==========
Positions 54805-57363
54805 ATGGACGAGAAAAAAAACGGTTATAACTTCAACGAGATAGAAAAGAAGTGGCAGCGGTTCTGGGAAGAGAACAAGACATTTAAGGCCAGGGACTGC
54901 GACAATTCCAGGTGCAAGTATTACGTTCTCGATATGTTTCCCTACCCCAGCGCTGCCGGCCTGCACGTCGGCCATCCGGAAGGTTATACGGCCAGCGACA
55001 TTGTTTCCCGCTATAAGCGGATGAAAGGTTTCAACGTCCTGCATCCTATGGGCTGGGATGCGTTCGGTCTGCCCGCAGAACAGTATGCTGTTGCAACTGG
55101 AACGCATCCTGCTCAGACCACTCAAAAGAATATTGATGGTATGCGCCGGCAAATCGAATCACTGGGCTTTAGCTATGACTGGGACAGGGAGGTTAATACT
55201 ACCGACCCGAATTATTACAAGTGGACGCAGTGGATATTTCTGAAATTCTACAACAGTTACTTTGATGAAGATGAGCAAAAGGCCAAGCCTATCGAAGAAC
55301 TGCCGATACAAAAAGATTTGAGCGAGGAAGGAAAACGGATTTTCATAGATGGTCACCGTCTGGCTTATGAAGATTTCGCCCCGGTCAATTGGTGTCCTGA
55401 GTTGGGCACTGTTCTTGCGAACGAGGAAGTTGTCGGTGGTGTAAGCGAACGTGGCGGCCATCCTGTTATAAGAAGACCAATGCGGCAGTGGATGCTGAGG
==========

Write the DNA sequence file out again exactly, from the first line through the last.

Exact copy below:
Positions 54805-57363
54805 ATGGACGAGAAAAAAAACGGTTATAACTTCAACGAGATAGAAAAGAAGTGGCAGCGGTTCTGGGAAGAGAACAAGACATTTAAGGCCAGGGACTGC
54901 GACAATTCCAGGTGCAAGTATTACGTTCTCGATATGTTTCCCTACCCCAGCGCTGCCGGCCTGCACGTCGGCCATCCGGAAGGTTATACGGCCAGCGACA
55001 TTGTTTCCCGCTATAAGCGGATGAAAGGTTTCAACGTCCTGCATCCTATGGGCTGGGATGCGTTCGGTCTGCCCGCAGAACAGTATGCTGTTGCAACTGG
55101 AACGCATCCTGCTCAGACCACTCAAAAGAATATTGATGGTATGCGCCGGCAAATCGAATCACTGGGCTTTAGCTATGACTGGGACAGGGAGGTTAATACT
55201 ACCGACCCGAATTATTACAAGTGGACGCAGTGGATATTTCTGAAATTCTACAACAGTTACTTTGATGAAGATGAGCAAAAGGCCAAGCCTATCGAAGAAC
55301 TGCCGATACAAAAAGATTTGAGCGAGGAAGGAAAACGGATTTTCATAGATGGTCACCGTCTGGCTTATGAAGATTTCGCCCCGGTCAATTGGTGTCCTGA
55401 GTTGGGCACTGTTCTTGCGAACGAGGAAGTTGTCGGTGGTGTAAGCGAACGTGGCGGCCATCCTGTTATAAGAAGACCAATGCGGCAGTGGATGCTGAGG